Super Mario Run iOS
Image: Nintendo Life

Nintendo’s buoyant position in the video game market is good news for long-time fans of the Japanese company. After weathering the storm of the Wii U era, Nintendo’s refocused ‘hybrid’ strategy has paid off handsomely, with Switch still one of the hottest tech products on the market, even after more than four years on sale. This week, the company releases the Switch OLED, an iterative update that should bolster hardware sales as we move into 2022.

However, a recent report by The Wall Street Journal puts Nintendo’s success into perspective. According to the news outlet, figures released as part of Apple’s recent antitrust trial reveal that in 2019, it made more operating profit from games than Nintendo, Microsoft, Sony and Activision Blizzard combined.

The total was a whopping $8.5 billion, although it’s worth noting that Apple has said that the operating margins discussed during the trial were incorrect and the figure is therefore too high. Even when taking that into account, it’s clear that Apple is making a tidy sum from games – which is ironic when you consider that it doesn’t make any of its own.

The staggering figure is generated via the 30% cut Apple takes from all digital purchases via its App Store, which is used on millions of devices all over the world, including iPhones, iPads and laptop computers. Even Nintendo is contributing to that figure, as several of its games – Super Mario Run, Animal Crossing: Pocket Camp and Pokémon GO (Nintendo is a part-owner of The Pokémon Company) – are available on iOS.

It’s worth noting that Apple’s ‘cut’ of digital sales is believed to be the same as Nintendo’s on the eShop, and it’s understandable that the platform holder should take a bite out of every sale made on its platform. The difference here, of course, is that while Nintendo has sold an impressive 90 million Switches over the past four years, Apple sold 196.9 million iPhones in 2020 alone. The number of iOS devices in active use today will totally dwarf the install base of Switch, which accounts for the amazing profit Apple is able to generate from games.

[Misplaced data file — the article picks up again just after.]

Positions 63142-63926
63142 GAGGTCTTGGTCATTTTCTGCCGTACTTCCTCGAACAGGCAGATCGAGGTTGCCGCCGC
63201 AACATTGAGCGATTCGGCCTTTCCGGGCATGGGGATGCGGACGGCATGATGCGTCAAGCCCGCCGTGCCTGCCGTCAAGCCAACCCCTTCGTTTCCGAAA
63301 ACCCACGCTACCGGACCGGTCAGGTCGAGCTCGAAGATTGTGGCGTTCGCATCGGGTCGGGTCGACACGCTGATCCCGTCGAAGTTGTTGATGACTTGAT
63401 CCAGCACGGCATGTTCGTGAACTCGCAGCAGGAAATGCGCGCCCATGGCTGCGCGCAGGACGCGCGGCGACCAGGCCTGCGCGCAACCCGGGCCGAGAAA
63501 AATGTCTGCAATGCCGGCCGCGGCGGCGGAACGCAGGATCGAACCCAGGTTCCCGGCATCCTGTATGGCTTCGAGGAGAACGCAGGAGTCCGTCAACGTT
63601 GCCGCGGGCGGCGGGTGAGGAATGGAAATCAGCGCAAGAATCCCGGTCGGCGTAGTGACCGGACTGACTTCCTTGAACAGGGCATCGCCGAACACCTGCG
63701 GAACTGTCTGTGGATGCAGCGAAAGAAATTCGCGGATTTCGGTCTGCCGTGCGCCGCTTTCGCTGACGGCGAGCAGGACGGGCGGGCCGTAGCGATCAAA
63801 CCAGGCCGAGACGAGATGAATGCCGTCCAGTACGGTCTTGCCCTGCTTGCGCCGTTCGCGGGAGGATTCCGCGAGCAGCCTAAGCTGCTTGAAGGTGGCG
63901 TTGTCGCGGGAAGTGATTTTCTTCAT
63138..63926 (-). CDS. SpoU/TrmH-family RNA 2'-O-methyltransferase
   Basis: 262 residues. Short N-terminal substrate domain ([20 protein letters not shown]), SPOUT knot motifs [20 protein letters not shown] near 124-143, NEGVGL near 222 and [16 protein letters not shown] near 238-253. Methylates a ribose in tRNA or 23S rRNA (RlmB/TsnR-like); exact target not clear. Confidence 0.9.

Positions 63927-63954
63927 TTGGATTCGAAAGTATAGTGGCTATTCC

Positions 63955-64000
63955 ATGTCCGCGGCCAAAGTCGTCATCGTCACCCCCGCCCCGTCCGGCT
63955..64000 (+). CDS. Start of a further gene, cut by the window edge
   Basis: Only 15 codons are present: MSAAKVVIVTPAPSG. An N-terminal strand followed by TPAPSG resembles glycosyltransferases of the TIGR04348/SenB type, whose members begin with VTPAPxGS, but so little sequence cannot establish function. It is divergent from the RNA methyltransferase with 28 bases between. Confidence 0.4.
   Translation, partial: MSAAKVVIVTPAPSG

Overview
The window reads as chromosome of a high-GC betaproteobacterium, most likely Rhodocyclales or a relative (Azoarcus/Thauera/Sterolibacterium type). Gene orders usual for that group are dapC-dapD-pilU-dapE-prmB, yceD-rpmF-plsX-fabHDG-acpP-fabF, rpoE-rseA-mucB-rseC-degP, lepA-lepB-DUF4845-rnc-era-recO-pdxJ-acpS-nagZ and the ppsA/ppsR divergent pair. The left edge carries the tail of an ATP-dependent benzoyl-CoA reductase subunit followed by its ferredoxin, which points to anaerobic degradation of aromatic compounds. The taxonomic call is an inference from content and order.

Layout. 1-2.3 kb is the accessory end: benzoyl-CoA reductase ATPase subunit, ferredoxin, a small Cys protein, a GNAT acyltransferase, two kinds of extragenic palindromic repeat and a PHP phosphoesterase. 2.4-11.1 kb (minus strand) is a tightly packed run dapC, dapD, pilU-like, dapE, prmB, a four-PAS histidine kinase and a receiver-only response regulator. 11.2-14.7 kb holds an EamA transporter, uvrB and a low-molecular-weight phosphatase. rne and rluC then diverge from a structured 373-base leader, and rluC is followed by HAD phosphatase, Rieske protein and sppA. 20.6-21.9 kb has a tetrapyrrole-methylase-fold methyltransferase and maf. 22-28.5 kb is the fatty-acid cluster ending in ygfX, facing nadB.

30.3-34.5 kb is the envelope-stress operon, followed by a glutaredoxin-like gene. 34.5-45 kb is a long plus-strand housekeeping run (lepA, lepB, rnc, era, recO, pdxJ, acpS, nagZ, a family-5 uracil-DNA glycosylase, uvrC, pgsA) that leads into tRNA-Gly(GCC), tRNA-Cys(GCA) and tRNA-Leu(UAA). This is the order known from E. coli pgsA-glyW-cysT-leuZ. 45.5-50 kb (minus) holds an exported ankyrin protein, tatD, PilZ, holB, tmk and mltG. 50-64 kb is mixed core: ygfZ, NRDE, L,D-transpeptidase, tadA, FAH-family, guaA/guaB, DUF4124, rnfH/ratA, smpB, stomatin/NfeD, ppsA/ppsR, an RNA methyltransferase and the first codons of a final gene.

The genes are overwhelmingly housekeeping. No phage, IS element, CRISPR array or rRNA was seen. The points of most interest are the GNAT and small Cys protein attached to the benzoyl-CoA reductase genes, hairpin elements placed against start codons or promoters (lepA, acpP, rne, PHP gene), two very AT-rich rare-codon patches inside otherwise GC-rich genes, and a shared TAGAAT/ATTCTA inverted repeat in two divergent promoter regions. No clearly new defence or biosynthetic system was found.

Apple’s position has been challenged recently by Epic Games, the maker of Fortnite, which filed a lawsuit against Apple, claiming that it held a monopoly over how software is sold on its devices by forcing developers and publishers to use its own in-app purchasing system. Fortnite is free-to-play, and relies on in-app purchases to generate a profit – purchases which are subject to Apple’s 30% cut.

In the trial, Apple pointed to the fact that other platform holders – such as Google and Microsoft – employ the exact same system. U.S. District Judge Yvonne Gonzalez Rogers agreed for the most part, but also ordered that Apple allow developers to offer payment methods inside their own apps – payment methods which would circumvent Apple’s App Store and avoid the 30% cut.

This means that games like Fortnite could potentially generate millions for their publisher on iOS without giving Apple a single penny – and that could have long-term ramifications for other platform holders, including Nintendo.